An Old Westbury investment adviser pleaded guilty Tuesday to securities and wire fraud in what federal prosecutors said was a $96 million Ponzi scheme designed to keep afloat the landmark Panoramic View Resort and Residence in Montauk.
Brian Callahan, 44, acknowledged in pleading guilty in federal court in Central Islip that he had solicited investments into mutual and hedge funds he operated but instead siphoned the money to the resort.
Among the potential victims was the Montauk Fire Department, Callahan said, which had initially invested its $600,000 scholarship fund. But department officials have said they were suspicious of Callahan's operation and pulled their money without a loss before the scheme collapsed.
Callahan faces up to 24 years and three months in prison, under the terms of a plea agreement. He also agreed to forfeit $67.4 million and make restitution to 40 victims of the fraud.
But it is not clear that he has the assets to pay the forfeiture or repay the victims.
Callahan's attorney, Michael Tremonte, declined to comment afterward, as did federal prosecutor Christopher Caffarone.
Calling the scheme, "one of the largest investment frauds in Long Island history," Eastern District United States Attorney Loretta Lynch said in a statement, "Through lies and deceit . . . [Callahan] misled investors and stole investor funds, including investments from a local fire department, to support a lavish lifestyle and operate a multimillion-dollar Ponzi scheme."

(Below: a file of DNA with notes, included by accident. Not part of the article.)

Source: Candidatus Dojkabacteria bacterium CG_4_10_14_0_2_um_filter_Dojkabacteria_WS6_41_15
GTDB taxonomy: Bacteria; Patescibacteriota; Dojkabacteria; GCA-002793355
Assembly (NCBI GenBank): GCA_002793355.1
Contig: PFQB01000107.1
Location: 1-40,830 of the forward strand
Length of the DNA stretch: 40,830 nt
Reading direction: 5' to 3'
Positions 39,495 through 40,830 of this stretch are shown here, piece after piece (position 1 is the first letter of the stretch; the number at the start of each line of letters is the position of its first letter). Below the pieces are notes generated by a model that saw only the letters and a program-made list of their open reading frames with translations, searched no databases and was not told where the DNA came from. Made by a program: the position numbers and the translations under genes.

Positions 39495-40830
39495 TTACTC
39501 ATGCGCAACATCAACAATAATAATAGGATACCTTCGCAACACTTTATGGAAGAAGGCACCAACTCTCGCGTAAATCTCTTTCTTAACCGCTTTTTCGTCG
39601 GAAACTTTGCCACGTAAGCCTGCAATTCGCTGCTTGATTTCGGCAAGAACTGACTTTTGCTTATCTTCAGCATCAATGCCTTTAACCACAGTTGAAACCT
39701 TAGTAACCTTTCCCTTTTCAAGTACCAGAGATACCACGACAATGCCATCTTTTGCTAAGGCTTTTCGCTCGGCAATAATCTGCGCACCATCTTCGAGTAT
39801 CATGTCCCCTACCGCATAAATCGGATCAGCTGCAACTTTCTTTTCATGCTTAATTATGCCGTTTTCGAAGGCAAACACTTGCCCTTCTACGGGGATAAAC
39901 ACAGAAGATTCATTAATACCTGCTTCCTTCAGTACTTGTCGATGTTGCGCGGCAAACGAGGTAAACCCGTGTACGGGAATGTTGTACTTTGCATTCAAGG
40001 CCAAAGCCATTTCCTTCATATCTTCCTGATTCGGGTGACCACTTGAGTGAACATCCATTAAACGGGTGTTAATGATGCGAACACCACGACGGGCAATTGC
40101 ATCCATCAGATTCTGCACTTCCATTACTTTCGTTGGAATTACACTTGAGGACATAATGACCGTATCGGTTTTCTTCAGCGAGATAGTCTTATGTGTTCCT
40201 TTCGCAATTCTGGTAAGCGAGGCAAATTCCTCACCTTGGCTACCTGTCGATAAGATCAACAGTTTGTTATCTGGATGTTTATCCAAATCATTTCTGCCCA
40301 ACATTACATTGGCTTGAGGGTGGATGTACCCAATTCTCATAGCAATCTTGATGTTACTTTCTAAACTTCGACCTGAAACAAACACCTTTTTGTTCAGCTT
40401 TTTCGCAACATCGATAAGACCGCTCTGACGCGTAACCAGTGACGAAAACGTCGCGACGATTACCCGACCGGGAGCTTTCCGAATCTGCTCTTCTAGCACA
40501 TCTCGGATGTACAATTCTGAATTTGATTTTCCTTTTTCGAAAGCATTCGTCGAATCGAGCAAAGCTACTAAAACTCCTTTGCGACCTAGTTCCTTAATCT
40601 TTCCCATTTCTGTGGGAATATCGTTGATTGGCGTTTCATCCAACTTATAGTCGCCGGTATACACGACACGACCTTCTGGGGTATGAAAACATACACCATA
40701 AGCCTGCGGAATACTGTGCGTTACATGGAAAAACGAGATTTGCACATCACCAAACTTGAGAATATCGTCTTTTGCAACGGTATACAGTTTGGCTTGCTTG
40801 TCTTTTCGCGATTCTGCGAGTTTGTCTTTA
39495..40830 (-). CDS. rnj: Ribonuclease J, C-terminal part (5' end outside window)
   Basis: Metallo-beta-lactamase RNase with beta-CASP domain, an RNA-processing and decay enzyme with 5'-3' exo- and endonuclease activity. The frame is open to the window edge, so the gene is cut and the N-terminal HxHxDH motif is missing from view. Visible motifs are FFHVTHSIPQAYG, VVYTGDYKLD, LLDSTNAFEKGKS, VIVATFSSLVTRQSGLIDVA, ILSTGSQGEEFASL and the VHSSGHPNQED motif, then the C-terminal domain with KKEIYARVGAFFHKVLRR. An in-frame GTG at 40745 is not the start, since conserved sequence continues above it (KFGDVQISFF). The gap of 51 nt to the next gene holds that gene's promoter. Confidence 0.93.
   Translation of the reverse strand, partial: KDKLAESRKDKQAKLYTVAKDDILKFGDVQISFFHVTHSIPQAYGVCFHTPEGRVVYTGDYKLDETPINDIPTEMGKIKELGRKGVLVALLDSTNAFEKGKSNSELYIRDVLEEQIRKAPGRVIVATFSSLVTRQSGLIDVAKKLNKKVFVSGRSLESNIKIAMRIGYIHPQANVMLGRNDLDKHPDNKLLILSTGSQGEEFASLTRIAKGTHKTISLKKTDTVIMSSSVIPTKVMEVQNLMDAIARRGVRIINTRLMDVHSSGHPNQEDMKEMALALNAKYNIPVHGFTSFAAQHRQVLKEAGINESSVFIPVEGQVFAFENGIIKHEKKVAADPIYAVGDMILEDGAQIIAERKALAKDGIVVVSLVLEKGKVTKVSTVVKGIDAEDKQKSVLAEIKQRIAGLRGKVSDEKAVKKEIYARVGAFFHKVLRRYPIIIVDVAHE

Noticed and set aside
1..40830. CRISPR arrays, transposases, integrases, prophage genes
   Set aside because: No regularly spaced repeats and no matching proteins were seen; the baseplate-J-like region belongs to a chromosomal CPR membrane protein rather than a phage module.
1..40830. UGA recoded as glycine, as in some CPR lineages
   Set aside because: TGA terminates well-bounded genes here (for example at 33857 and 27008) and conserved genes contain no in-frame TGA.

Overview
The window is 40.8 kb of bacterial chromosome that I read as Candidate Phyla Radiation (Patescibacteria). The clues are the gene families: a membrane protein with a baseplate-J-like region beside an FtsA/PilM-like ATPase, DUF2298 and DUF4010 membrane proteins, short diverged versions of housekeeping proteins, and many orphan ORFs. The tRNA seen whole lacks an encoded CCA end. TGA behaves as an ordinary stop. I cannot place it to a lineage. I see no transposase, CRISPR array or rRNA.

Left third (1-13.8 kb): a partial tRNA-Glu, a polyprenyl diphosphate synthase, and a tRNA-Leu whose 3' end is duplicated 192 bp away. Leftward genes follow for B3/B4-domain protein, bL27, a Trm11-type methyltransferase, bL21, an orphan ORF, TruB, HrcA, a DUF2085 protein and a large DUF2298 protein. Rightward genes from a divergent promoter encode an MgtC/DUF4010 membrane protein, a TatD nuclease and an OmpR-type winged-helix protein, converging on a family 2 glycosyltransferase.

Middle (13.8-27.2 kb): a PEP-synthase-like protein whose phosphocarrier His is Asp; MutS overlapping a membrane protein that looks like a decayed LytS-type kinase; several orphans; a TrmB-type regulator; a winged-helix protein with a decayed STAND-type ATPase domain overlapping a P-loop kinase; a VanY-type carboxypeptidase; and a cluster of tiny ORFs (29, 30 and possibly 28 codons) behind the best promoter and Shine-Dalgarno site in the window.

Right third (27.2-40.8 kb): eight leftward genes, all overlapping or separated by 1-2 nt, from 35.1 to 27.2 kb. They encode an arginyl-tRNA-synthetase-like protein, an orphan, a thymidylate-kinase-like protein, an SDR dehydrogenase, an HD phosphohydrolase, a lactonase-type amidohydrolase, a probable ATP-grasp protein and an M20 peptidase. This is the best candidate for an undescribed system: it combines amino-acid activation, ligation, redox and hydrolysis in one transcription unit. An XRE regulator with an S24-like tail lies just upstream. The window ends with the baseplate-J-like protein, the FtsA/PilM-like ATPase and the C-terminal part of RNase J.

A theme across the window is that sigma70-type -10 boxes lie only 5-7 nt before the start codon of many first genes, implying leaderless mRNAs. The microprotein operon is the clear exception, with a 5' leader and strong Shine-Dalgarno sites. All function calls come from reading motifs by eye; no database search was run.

Officials are also moving to forfeit the 117-unit, historic resort, located on a scenic 10-acre beachfront property that is co-owned by Callahan and his brother-in-law, Adam Manson.
Manson, also of Old Westbury, was indicted on similar charges as Callahan in connection with the Ponzi scheme. Manson, who has pleaded not guilty, is next scheduled to appear in court in May. The two were arrested in August.
Manson's attorney, Robert Anello, declined to comment Tuesday on Callahan's plea, but said his client is "working diligently" to keep the resort open.
Manson and Callahan purchased the Panoramic View 2007, hoping to sell off the units to individual buyers as co-ops, their indictment alleged.
But they "were unsuccessful in selling" many of the units, so they started to take money from Callahan's investment funds to support the resort, the federal indictment said.
At the time, East End real estate agents suggested the poor sale of the Panoramic View co-ops was related to the high prices of the units, which were first marketed when the real estate downturn began. The resort website says units sell for as high as $6.55 million -- and monthly maintenance fees range to more than $3,200.
Federal magistrate A. Kathleen Tomlinson released Callahan on $2 million bond secured by homes owned by his sister and father, pending sentencing.